Scalp cancers

At Dr. Tayyab saleem malik clinic (Cosmetic Enclave)

Scalp cancers refer to the development of abnormal growths or tumors on the scalp, which is the skin covering the top of the head. These tumors can be either benign (non-cancerous) or malignant (cancerous), and they can arise from different types of cells in the skin or underlying structures of the scalp.

Here are some key points about scalp cancers:

  1. Types of Scalp Cancers: Scalp cancers can include various types, such as:
    • Basal Cell Carcinoma (BCC): BCC is the most common type of skin cancer on the scalp. It typically appears as a raised, pink or pearly bump on the skin. BCCs usually grow slowly and rarely spread to other parts of the body.
    • Squamous Cell Carcinoma (SCC): SCC is another type of skin cancer that can develop on the scalp. It often appears as a firm, red nodule or a scaly, crusted patch on the skin. SCCs have a higher risk of spreading to nearby lymph nodes or distant sites compared to BCCs.
    • Melanoma: Although less common, melanoma can also develop on the scalp. Melanoma usually presents as an irregularly shaped mole or dark spot that may change in size, shape, or color. Melanoma has a higher risk of spreading to other parts of the body and requires prompt medical attention.
  2. Risk Factors: Several factors can increase the risk of developing scalp cancers, including:
    • Prolonged exposure to ultraviolet (UV) radiation from the sun or tanning beds.
    • Fair skin that burns easily and tans poorly.
    • Previous history of skin cancer.
    • Family history of skin cancer.
    • Weakened immune system.
    • Chronic skin inflammation or scars.
  3. Signs and Symptoms: The signs and symptoms of scalp cancers may vary depending on the type and stage of the cancer. Common signs include:
    • A new growth or sore on the scalp that does not heal.
    • Persistent itchiness, tenderness, or pain in the scalp.
    • Changes in the color, size, or texture of a mole or existing lesion.
    • Scalp ulcers or sores that do not resolve.
    • Enlarged lymph nodes in the neck.
  4. Diagnosis: Diagnosis of scalp cancers typically involves a thorough examination by a healthcare professional, including a detailed inspection of the scalp and any suspicious lesions. If a scalp cancer is suspected, a biopsy may be performed to obtain a tissue sample for microscopic analysis by a pathologist.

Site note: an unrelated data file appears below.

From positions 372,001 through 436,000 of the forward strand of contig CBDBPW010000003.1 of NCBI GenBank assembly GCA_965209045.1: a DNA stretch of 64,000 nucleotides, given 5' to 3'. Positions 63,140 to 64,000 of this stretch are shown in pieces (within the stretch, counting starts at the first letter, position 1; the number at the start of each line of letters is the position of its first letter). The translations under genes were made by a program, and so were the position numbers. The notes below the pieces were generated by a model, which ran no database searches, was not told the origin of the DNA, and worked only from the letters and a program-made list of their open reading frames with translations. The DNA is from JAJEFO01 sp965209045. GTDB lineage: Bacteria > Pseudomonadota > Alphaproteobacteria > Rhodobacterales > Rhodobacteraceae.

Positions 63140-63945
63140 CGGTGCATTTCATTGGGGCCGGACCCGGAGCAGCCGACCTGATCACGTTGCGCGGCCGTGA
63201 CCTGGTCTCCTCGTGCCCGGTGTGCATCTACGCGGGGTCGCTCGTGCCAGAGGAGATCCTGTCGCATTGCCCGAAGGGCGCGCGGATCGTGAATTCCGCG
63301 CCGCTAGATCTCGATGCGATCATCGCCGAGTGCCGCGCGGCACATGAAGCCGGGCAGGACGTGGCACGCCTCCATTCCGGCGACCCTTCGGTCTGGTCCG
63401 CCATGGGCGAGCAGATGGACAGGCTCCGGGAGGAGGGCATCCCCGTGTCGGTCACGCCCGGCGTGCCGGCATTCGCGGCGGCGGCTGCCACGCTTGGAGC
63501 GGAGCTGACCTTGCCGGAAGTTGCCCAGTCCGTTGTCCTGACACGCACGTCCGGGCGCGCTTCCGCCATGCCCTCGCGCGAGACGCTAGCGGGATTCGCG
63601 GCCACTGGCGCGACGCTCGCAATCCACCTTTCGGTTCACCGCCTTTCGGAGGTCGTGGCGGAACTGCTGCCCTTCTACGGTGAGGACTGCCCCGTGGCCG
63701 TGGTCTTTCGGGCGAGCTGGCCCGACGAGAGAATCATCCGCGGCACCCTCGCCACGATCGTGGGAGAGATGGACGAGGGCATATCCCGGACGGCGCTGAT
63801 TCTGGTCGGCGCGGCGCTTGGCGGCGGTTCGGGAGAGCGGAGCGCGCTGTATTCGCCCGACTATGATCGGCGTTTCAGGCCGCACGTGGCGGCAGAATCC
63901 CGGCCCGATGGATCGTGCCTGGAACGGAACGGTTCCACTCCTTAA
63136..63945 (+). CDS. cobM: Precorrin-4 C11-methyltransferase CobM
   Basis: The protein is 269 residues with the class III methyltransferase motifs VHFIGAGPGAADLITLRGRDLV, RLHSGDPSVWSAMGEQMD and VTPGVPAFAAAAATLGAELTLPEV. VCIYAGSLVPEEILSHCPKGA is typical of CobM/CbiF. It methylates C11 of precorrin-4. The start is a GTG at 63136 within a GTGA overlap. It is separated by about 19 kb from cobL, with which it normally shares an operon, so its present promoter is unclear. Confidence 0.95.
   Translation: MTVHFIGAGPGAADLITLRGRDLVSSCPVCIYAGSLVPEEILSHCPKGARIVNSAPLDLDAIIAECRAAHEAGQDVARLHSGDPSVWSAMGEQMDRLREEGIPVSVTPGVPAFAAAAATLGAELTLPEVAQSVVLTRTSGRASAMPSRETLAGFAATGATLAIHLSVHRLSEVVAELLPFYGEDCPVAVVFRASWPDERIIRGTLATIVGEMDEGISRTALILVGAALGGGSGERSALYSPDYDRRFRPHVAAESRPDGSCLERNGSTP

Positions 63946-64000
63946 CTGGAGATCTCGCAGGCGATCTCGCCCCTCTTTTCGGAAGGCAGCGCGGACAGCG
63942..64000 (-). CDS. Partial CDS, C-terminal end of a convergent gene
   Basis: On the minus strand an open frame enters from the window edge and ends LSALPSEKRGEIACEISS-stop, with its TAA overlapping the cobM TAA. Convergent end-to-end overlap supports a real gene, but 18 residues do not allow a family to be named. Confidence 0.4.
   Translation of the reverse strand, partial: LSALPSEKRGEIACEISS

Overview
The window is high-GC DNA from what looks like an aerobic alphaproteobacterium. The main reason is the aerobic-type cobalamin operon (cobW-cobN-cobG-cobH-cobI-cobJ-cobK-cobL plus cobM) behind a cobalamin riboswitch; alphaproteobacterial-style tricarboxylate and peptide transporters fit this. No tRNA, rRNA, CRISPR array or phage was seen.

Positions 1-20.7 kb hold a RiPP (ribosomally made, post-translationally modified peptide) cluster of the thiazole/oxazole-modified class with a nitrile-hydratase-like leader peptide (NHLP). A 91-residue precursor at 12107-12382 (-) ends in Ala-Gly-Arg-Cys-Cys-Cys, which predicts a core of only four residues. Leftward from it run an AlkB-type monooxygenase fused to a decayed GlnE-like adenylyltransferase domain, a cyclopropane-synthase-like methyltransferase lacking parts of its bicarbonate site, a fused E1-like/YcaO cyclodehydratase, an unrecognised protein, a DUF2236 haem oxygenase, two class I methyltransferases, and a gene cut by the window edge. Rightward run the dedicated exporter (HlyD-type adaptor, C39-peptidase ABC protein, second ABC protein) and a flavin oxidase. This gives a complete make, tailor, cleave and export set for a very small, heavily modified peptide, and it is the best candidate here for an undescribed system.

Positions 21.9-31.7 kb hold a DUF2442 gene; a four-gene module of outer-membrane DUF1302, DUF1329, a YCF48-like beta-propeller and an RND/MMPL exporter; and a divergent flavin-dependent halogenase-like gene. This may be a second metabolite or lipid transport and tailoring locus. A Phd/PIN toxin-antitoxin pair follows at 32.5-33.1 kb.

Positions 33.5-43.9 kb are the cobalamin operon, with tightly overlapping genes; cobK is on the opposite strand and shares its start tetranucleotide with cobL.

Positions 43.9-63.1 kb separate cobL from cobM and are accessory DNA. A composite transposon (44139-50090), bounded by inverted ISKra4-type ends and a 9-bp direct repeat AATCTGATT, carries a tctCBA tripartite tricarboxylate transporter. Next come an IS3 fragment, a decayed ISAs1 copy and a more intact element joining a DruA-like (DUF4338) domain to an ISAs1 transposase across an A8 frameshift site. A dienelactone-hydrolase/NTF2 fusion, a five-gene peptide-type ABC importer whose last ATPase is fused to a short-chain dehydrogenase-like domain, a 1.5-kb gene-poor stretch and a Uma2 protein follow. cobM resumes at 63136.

5. Treatment Options: The treatment of scalp cancers depends on various factors, including the type, size, location, and stage of the cancer. Treatment options may include:
    • Surgical excision: The primary treatment for scalp cancers is often surgical removal of the tumor and a margin of healthy tissue around it. Reconstruction may be necessary, particularly for larger or more extensive removals.
    • Mohs surgery: Mohs micrographic surgery is a specialized technique used to remove skin cancers with minimal damage to surrounding healthy tissue, making it particularly useful for tumors in sensitive or cosmetically important areas like the scalp.
    • Radiation therapy: High-energy radiation can be used to target and destroy cancer cells in cases where surgery may not be feasible or as an adjuvant therapy to surgery.
    • Chemotherapy or targeted therapies: These systemic treatments may be recommended for advanced or metastatic scalp cancers.
  6. Prevention and Follow-up: To reduce the risk of scalp cancers, it is important to protect the scalp from excessive sun exposure by wearing hats, using sunscreen, and seeking shade when the sun is strongest. Regular self-examination of the scalp and routine skin checks by a healthcare professional are crucial

Add Your Comment